When I was preparing to run the playtests of my rune magic homebrew, I knew I wanted to run a more social focused session alongside the two other sessions. This meant I would have to figure out how to make social encounters both fit into and fill out a (more or less) 4-hour session.
Some character builds are more complex than others, whether you’re multiclassing, spellcasting, or just playing a class you haven’t touched before. Every feature of your character has specific wording that tells you what situations to use it, how to use it, and what its effects are. As your character grows, they’ll pick up more features that either changes one of their existing abilities or adds an entirely new one.
And you know what?
It’s impossible to remember it all.
“Under raging storm clouds, a lone figure stands silhouetted against the ancient walls of Castle Ravenloft. The vampire Count Strahd von Zarovich stares down a sheer cliff at the village below. A cold, bitter wind spins dead leaves about him, billowing his cape in the darkness.
Lightning splits the clouds overhead, casting stark white light across him. Strahd turns to the sky, revealing the angular muscles of his face and hands. He has a look of power — and of madness. His once handsome face is contorted by a tragedy darker than the night itself.
Rumbling thunder pounds the castle spires. The wind’s howling increases as Strahd turns his gaze back to the village. Far below, yet not beyond his ken, a party of adventurers has just entered his domain. Strahd’s face forms a twisted smile as his dark plan unfolds. He knew they were coming, and he knows why they have come — all according to his plan. He, the master of Ravenloft, will attend to them.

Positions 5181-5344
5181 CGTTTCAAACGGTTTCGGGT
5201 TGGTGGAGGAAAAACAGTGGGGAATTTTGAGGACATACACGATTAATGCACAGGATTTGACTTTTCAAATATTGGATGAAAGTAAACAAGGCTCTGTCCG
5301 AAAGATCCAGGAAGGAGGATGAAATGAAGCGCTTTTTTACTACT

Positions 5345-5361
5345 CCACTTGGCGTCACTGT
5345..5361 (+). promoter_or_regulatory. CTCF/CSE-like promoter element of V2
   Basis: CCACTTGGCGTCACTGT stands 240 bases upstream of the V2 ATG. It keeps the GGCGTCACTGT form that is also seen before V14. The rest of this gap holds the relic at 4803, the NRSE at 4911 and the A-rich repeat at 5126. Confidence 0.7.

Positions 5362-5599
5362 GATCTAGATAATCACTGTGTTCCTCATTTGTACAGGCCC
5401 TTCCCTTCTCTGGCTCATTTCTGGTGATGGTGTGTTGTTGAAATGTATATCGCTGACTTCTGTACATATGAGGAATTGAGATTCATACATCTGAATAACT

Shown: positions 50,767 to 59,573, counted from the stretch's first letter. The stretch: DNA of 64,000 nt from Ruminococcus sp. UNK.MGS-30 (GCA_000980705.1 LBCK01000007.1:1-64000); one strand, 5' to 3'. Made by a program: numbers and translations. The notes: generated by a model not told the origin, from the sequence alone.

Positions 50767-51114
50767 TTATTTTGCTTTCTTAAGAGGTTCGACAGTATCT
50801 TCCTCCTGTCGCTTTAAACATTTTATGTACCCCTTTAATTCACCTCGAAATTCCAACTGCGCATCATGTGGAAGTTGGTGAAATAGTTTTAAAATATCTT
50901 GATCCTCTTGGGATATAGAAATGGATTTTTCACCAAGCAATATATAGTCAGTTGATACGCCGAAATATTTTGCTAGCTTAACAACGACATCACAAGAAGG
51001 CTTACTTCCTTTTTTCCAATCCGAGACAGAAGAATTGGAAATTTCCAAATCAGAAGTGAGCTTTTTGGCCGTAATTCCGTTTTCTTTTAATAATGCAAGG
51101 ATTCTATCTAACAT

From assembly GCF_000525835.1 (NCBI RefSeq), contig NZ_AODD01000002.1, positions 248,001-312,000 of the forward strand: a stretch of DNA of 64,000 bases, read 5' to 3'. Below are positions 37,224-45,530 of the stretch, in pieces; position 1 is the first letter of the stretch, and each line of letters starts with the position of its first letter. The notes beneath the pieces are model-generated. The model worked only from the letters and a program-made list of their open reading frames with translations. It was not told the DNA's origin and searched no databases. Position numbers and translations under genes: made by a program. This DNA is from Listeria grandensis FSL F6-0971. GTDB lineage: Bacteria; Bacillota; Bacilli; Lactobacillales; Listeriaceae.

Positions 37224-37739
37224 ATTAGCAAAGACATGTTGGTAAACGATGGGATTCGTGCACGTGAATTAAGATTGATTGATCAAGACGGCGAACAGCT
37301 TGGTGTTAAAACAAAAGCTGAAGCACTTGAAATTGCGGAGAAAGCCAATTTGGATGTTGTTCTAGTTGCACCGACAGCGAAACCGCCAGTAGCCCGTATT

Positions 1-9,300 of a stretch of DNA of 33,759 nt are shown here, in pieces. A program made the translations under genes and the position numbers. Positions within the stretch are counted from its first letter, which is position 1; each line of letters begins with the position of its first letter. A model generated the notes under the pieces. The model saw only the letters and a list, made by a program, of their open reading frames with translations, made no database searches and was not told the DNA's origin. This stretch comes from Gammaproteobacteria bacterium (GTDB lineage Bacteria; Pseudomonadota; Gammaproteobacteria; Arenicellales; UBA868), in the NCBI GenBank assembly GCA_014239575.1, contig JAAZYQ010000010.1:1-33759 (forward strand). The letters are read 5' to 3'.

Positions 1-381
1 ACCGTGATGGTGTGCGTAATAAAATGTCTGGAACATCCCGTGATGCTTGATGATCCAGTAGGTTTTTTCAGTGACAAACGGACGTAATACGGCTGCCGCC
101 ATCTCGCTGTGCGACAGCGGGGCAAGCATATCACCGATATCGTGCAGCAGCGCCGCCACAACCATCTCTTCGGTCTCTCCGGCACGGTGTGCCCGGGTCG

Another lightning flash rips through the darkness, its thunder echoing through the castle’s towers. But Strahd is gone. Only the howling of the wind — or perhaps a lone wolf — fills the midnight air. The master of Ravenloft is having guests for dinner. And you are invited.” –Curse of Strahd, Chapter 1, “Introduction”
So begins Wizard of the Coast’s Ravenloft adventure. Curse of Strahd is a favorite of mine and others for many of reasons. One of them, I think, is the book’s dedication to maintaining a dark, gothic atmosphere.
By “atmosphere,” I’m referring to what English classes call “mood.” It’s how authors establish a certain feeling and aesthetic in their stories. As You Like It, Hamlet, and Julius Caesar cultivate different atmospheres, even though Shakespeare wrote all of them. Audiences of shows like One Tree Hill experience feelings different from watching The Office.
And you can use this tool in your campaigns, too! I’m going to go a bit English-major to talk about it, so let’s throw some definitions in here.
As a DM, I’ve created custom (homebrew) magic items and spell-like effects. I’ve also worked with my husband to tinker with the psionic class last year. But right now, I’m working on a slightly larger homebrew project on my own!
No matter how detailed or well-thought out your concept for a character is, that concept isn’t going to survive the trip from your brain to your mouth to your gaming group’s ears unchanged. As much as I’d like to just pull my ideas straight from my head, Athena-style, and throw them into play, that’s just not how things work around here.
Hey, I finally got to start a Curse of Strahd campaign! I’ve been wanting to run one ever since I picked up the adventure a couple years back. I’m excited that enough of my friends were interested in playing to actually get a party together, and I’m hopeful that this will be a fun campaign for everyone (I’m also nervous, but that’s normal—I just need to put that nervous energy into making the experience great for my players).